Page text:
It is clinical observation of psychiatrists and a frequent experience of panicking claustrophobics that these sufferers are sometimes frantic to get out of the place in which they are confined and go “outside”. Within a minute or two of getting out they usually begin to recover significantly. Why is that? That rapid recovery process has heretofore been thought to be purely, psychological, due to removal of the person from a “phobic” psychological situation about which they were “catastrophizing” cognitively (thinking scary thoughts). And it may be that plenty of suffering people do that. However, this new view of the data, details research that supports the fact that such persons are hypersensitive to carbon dioxide levels that do not bother ‘normal’ people. And that their recovery experienced by leaving and going “outside” is more often simply due to breathing good air that has no untoward polluted elevation of CO2. Studies have shown the indoor and vehicular elevation of CO2 in indoor (e.g., classrooms) and vehicular air (e.g., elevators, airline cabins, MRI scanners) to be not just 2% or 3% higher than fresh air, but almost always 100-200% higher at a minimum, and, not rarely, as high as 650% higher than outdoor air. One study showed that this interference with a feeling of wellness extends to office workers in most commercial office buildings. The study showed interference with a commonly experienced CO2 level of 1000 ppm caused measureable interference in executive brain function the sum of memory, focus, concentration, solution finding and creativity.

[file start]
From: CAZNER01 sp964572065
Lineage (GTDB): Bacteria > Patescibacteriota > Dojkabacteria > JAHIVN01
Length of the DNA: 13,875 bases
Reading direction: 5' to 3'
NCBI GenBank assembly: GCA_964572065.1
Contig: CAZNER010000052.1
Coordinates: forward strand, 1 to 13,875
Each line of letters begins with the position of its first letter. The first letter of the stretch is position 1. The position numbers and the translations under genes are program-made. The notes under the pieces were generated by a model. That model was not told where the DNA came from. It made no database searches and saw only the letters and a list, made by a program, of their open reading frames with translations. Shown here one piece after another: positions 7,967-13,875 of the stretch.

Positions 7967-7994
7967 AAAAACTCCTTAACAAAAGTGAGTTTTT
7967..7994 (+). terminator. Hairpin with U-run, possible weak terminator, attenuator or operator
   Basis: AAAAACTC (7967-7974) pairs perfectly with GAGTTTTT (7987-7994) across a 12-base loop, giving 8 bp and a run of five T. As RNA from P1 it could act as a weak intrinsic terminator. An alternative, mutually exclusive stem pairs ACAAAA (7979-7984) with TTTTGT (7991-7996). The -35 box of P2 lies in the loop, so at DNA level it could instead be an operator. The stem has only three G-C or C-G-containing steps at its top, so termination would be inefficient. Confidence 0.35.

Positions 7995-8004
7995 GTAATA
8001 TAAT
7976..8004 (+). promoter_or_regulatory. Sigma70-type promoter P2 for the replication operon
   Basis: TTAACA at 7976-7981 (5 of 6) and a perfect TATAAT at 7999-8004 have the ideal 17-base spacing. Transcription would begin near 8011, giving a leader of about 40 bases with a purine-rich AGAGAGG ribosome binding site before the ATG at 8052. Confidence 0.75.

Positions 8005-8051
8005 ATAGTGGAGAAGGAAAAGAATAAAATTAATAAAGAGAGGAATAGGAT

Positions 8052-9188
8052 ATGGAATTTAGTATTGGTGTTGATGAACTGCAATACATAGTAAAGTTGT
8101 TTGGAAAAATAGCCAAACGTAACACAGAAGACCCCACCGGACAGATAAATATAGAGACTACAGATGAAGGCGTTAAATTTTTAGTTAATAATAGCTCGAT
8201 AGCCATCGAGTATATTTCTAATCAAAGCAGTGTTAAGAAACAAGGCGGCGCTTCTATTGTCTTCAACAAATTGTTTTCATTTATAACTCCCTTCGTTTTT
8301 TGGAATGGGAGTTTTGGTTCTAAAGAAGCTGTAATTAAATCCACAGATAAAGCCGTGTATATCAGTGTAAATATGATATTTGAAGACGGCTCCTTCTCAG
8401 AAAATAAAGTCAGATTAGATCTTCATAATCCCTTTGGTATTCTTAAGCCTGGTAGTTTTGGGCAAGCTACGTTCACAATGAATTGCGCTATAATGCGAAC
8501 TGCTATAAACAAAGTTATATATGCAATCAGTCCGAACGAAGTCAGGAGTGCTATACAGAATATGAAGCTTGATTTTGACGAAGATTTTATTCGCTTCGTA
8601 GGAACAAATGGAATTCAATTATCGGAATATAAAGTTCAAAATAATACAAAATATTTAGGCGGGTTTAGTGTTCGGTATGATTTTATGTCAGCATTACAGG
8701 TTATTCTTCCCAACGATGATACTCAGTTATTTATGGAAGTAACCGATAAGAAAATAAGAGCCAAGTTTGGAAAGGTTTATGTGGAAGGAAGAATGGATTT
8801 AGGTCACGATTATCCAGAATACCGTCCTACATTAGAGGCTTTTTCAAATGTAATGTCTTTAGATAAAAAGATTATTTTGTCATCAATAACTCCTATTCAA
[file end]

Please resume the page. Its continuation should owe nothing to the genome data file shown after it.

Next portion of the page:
Two clinical trials have been done that show benefit of clinical panic disorder pathology with prototypes of the bcalm device, one in the US and one in Finland. The Finnish study was not published due to imperfect (partially active) placebos but the researcher told me in personal communication that the trend was useful nonetheless, The more active units performed better than the partially active units. bcalm is not FDA approved for any disorder. 


One might well assume, that the bcalm device which removes CO2 from the CO2 -polluted air would help persons who are known to be overly sensitive to CO2 -polluted air in these close-in situations. For now, the maker is simply stating that the bcalm is guarantees to filter CO2 pollution out of air with the typical CO2 elevations known to exist in elevators and planes and forth on down to levels close to or equal to outdoor air.

CO2 is not the only trigger for panic attacks. It is known to researchers in the field that the following things are all triggers for panic attacks: CO2, adrenalin, medicines which similarly increase brain norepinephrine levels such as some buproprion, decongestant cold pills, caffeine in large doses, surges in cycles of progesterone, cholecystokinin, I.V. Na lactate infusions, and β-Carboline alkaloids. Interestingly, none of these provokers of panic attacks in persons who suffer from panic disorder, will provoke panic attacks in “normal” persons… except for β-Carboline. β-Carboline will cause any person to have a severe panic attack.

It may give panic attack sufferers a sense of relief to know that at least part, if not all, of their suffering is increasingly thought to be medically based in cause. The bcalm device a completely new approach, a third alternative, to help people who suffer from CO2 nervousness and sense of smothering by removing the invisible, odorless and tasteless CO2 excesses everyone is talking about these days. Who’s not against air pollution anyway?

Stephen M. Cox, M.D.
National Anxiety Foundation
President and Founder

Volunteer faculty at the University of Kentucky College of Medicine and Cumberland University

This information (except for the name of the device, bcalm) was reviewed and agreed upon by Dr. David Sinclair of Finland who did the second clinical trial.